Seeking new and improved market access for U.S. pork products, the National Pork Producers Council led a delegation of pork industry representatives to Geneva, Switzerland for meetings with U.S. trade negotiators, World Trade Organization Director-General Pascal Lamy and other trade officials from a number of WTO nations.
NPPC’s request for expanded market access came at a critical juncture in global trade talks. The so-called Doha Round negotiations among the WTO member countries have been off and on since the trade talks were launched in 2001. Earlier this year, negotiations stalled in Potsdam, Germany, but since have gotten back on track.
For years now, the NPPC has sought significant new market access to the European Union and Japan before pork producer support is given to the Doha Round. The NPPC delegation reiterated that refrain during its trip to WTO headquarters in Geneva.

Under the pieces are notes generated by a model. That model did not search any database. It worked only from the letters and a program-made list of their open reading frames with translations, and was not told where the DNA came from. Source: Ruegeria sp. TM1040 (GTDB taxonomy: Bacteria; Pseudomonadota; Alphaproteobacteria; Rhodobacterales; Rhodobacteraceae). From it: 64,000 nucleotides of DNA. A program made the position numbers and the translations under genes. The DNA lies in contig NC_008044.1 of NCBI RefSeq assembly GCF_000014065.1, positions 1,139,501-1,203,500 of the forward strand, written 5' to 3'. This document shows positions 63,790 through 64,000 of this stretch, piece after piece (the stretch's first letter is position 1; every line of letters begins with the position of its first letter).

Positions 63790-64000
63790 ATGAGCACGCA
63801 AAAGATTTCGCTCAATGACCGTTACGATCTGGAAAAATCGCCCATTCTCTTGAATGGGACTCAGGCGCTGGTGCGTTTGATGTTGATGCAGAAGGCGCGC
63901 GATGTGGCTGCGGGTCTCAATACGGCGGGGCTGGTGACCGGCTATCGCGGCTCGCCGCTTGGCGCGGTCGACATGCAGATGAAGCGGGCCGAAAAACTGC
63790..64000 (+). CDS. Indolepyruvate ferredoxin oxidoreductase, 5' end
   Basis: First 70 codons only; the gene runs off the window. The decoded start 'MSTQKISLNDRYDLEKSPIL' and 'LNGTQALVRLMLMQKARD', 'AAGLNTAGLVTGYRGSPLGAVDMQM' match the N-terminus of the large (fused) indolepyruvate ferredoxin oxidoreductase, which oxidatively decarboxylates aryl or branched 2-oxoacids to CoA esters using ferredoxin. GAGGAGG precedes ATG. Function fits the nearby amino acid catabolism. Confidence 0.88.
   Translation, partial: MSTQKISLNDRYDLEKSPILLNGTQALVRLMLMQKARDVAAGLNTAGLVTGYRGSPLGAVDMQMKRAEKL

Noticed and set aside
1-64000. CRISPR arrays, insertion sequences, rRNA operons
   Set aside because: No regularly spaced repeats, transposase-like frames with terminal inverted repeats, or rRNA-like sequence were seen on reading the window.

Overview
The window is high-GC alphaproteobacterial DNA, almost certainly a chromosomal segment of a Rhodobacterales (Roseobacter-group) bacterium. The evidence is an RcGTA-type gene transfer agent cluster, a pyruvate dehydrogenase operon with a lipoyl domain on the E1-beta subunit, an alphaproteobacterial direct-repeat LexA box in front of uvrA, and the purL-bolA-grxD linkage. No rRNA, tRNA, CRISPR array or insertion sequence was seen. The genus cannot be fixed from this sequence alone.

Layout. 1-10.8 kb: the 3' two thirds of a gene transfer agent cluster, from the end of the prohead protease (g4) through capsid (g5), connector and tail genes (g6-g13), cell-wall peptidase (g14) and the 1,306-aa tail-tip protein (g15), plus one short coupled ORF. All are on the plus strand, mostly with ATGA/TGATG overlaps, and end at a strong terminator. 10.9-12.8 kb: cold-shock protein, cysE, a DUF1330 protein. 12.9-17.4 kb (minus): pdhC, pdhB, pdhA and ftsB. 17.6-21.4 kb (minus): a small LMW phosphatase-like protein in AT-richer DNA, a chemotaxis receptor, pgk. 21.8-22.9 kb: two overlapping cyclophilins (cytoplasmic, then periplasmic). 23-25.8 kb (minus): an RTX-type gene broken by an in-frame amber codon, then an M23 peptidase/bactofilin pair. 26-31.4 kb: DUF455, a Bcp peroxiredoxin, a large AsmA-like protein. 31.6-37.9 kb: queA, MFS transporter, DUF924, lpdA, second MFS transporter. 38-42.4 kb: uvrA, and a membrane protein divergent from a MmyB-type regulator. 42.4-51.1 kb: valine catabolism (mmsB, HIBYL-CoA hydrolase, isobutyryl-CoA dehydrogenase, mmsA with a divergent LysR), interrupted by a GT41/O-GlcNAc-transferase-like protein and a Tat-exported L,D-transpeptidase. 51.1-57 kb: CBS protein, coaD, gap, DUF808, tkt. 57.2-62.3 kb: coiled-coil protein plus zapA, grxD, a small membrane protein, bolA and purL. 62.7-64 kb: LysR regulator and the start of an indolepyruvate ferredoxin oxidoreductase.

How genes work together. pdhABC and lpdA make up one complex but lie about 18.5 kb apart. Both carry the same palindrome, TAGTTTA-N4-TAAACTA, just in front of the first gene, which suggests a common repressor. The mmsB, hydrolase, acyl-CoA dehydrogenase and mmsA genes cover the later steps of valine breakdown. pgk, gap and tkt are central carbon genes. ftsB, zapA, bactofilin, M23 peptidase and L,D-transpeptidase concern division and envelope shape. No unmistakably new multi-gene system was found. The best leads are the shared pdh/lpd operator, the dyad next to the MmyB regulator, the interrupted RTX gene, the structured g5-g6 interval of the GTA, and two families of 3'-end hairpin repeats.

“EU trade officials understand that expanded market access for pork in the EU is key to concluding a deal with the United States,” said NPPC President Jill Appell, a pork producer from Altona, Ill., delegation leader. “While EU pork consumption totals more than 20 million metric tons annually, U.S. pork exports to the EU currently are only about 20,000 metric tons a year.”
The NPPC delegation made it clear to EU officials that the web of tariff and non-tariff barriers that currently restrict U.S. pork exports must be lowered. It made a similar appeal to trade officials from Japan. “While Japan is the top export market for U.S. pork,” said NPPC CEO Neil Dierks, “we are only scratching the surface in that country.”